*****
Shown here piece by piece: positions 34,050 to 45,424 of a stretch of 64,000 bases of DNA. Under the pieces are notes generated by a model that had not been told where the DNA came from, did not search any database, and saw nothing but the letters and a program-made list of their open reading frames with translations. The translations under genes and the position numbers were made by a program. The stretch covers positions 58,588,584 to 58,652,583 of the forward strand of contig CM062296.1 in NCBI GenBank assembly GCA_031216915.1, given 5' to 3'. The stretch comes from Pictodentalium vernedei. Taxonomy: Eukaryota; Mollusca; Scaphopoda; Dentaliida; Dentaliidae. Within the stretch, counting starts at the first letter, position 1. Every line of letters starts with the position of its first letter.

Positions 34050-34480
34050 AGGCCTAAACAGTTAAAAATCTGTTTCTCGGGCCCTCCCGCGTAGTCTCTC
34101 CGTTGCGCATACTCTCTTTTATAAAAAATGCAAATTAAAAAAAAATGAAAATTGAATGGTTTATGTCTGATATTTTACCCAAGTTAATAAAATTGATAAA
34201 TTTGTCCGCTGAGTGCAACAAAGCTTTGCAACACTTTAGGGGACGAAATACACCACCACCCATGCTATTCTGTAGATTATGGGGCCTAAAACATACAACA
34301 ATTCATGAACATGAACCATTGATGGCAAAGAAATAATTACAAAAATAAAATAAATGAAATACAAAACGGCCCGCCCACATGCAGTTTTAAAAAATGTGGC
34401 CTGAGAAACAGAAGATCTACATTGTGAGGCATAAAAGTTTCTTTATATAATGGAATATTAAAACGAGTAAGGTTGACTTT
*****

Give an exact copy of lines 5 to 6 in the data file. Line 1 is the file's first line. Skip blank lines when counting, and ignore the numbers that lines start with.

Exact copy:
34201 TTTGTCCGCTGAGTGCAACAAAGCTTTGCAACACTTTAGGGGACGAAATACACCACCACCCATGCTATTCTGTAGATTATGGGGCCTAAAACATACAACA
34301 ATTCATGAACATGAACCATTGATGGCAAAGAAATAATTACAAAAATAAAATAAATGAAATACAAAACGGCCCGCCCACATGCAGTTTTAAAAAATGTGGC